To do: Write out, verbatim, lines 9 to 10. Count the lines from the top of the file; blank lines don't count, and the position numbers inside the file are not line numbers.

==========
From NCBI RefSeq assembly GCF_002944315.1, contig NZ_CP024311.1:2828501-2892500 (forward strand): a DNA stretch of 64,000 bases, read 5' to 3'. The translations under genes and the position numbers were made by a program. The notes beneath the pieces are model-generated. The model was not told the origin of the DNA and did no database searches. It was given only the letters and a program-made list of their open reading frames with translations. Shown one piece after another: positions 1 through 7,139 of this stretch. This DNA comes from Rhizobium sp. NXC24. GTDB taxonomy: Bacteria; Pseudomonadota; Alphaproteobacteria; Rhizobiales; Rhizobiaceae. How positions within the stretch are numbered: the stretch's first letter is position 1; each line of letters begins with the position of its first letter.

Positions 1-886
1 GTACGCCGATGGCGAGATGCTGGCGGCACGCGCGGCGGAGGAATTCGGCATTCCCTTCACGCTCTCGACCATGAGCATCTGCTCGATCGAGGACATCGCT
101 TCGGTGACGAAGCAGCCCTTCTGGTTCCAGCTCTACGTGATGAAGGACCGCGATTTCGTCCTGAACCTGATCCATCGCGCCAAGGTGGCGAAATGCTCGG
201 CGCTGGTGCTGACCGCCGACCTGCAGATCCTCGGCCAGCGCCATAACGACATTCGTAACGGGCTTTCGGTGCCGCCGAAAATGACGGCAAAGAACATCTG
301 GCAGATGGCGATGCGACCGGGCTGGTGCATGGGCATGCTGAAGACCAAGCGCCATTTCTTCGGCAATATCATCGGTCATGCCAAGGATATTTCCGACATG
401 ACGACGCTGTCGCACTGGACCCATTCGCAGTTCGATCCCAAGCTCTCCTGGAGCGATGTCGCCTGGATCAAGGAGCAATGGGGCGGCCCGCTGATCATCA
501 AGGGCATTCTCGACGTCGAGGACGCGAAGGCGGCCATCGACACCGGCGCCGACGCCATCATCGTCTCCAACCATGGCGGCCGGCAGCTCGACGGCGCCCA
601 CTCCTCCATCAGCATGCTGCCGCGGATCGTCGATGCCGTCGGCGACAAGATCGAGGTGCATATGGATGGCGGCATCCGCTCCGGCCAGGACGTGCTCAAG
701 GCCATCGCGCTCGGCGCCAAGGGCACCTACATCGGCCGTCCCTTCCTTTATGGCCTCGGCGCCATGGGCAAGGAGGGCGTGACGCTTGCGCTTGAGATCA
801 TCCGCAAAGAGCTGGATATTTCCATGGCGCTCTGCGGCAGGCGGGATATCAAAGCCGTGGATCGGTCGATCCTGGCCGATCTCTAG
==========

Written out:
601 CTCCTCCATCAGCATGCTGCCGCGGATCGTCGATGCCGTCGGCGACAAGATCGAGGTGCATATGGATGGCGGCATCCGCTCCGGCCAGGACGTGCTCAAG
701 GCCATCGCGCTCGGCGCCAAGGGCACCTACATCGGCCGTCCCTTCCTTTATGGCCTCGGCGCCATGGGCAAGGAGGGCGTGACGCTTGCGCTTGAGATCA